Natalija Subotincic at AFTERTASTE 2011

Natalija Subotincic: ‘Constructing Sigmund Freud’s Cabinet: A Physical and Psychical Terrain’
Aftertaste 2011, Saturday April 2nd 3:30 pm
Kellen Auditorium
66 Fifth Avenue

“In one particular plan, describing his long narrow residence room at the Vienna General Hospital in 1883, [Freud] placed furniture along each of the two longer walls and went so far as to name each side of the room: the animal side, containing his working world – desk, bookshelves, etc., and the vegetative side, containing everything for living – bed, washstand, cupboard, etc. The shorter ends of the room were labeled air and light side, where the window appears, and the outer world opposite this, where the door appears.”
Subotincic from “A Holding Environment: Drawing Out and Constructing Sigmund Freud’s Psychical Terrain”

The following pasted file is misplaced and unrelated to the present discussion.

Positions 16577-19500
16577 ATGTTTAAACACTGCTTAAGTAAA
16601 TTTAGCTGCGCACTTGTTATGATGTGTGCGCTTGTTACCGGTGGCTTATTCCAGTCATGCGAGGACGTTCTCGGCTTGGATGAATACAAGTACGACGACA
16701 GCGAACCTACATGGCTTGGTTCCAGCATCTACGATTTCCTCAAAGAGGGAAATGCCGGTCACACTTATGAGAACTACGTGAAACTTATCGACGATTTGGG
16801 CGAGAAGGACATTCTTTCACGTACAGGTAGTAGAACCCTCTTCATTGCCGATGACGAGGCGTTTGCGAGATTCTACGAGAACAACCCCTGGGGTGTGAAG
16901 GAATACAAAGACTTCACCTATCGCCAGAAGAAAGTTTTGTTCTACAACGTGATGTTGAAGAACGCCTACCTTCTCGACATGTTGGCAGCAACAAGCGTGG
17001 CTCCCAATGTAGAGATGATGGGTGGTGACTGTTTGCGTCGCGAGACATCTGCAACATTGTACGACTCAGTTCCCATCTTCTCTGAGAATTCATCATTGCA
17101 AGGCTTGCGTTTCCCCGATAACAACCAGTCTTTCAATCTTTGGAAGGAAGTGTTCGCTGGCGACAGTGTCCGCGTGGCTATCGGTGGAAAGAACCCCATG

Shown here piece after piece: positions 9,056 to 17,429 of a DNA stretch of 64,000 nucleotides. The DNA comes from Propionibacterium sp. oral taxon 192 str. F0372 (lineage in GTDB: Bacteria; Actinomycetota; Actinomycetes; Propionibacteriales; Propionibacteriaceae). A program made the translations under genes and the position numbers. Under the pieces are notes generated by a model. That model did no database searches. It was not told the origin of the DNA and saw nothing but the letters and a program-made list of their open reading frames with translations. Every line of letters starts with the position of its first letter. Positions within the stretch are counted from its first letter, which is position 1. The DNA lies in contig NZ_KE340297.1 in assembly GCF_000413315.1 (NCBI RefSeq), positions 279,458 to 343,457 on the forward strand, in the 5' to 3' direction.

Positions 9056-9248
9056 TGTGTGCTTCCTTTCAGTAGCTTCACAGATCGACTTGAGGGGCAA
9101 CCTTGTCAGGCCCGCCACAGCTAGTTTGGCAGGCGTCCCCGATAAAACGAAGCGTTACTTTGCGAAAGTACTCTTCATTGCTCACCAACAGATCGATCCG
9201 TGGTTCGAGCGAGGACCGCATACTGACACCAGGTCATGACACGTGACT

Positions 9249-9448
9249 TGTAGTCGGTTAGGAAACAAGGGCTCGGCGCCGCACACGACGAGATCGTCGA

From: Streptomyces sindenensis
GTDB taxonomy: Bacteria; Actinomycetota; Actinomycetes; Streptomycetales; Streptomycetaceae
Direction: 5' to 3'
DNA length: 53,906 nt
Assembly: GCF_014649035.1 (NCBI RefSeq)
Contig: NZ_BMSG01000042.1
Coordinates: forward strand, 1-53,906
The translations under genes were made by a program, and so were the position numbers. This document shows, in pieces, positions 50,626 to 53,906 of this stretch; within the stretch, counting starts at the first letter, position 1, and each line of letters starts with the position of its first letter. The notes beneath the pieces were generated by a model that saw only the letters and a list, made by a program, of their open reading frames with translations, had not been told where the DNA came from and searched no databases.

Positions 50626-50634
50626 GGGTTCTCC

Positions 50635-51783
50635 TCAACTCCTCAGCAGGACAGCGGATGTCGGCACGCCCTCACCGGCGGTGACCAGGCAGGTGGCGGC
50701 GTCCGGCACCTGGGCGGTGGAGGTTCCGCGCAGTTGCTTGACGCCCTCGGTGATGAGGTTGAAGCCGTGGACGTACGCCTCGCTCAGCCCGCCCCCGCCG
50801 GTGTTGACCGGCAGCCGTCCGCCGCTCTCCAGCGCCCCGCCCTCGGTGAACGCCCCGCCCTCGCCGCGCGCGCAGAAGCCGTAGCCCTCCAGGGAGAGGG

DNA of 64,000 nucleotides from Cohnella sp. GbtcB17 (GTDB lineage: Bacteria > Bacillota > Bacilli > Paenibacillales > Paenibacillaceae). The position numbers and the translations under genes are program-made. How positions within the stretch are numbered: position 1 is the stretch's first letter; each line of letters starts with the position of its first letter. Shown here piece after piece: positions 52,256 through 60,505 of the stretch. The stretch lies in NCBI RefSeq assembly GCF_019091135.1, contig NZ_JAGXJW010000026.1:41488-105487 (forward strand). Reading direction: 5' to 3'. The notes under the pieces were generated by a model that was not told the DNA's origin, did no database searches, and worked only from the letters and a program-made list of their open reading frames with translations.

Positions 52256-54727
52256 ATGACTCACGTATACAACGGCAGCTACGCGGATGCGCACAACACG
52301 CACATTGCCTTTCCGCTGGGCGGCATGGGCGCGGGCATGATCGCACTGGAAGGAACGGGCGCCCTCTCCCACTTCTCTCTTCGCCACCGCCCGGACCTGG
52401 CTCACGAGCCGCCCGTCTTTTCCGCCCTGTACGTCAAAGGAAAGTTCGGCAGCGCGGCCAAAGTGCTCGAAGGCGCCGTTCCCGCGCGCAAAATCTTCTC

Natalija Subotincic is a professor of architecture at the University of Manitoba in Canada. Her research and creative work explores the realm between the psyche and physical space, questioning how we individually and collectively construct, experience, and dwell within this territory. Her book “Never Speak With Your Mouth Full”, DoA Press (2008) conjoins her personal forays into collecting, an interpretation of Sigmund Freud’s work environment/collection, and the design for an expansion to the Museum of Jurassic Technology in Culver City, California. She has lectured and exhibited internationally, including the select publications: “A Holding Environment: Drawing Out and Constructing Sigmund Freud’s Psychical Terrain”, Dead on Arrival, Winnipeg (2009) & in (French) Criticat, Issue 03, Paris (2009); “Design Build/Design”, The Design Studio: A Black Hole, YEM Yayin Press Istanbul (2007); “Incarnate Tendencies – An Architecture of Culinary Refuse” in Eating Architecture, MIT Press (2004); “Anaesthetic Induction” (re: Duchamp’s Large Glass/ Étant Donnés), Chora: Intervals in the Philosophy of Architecture, McGill/Queen’s Press (1994); Polyphilo or the Dark Forest Revisited – An Erotic Epiphany of Architecture, MIT Press (1992).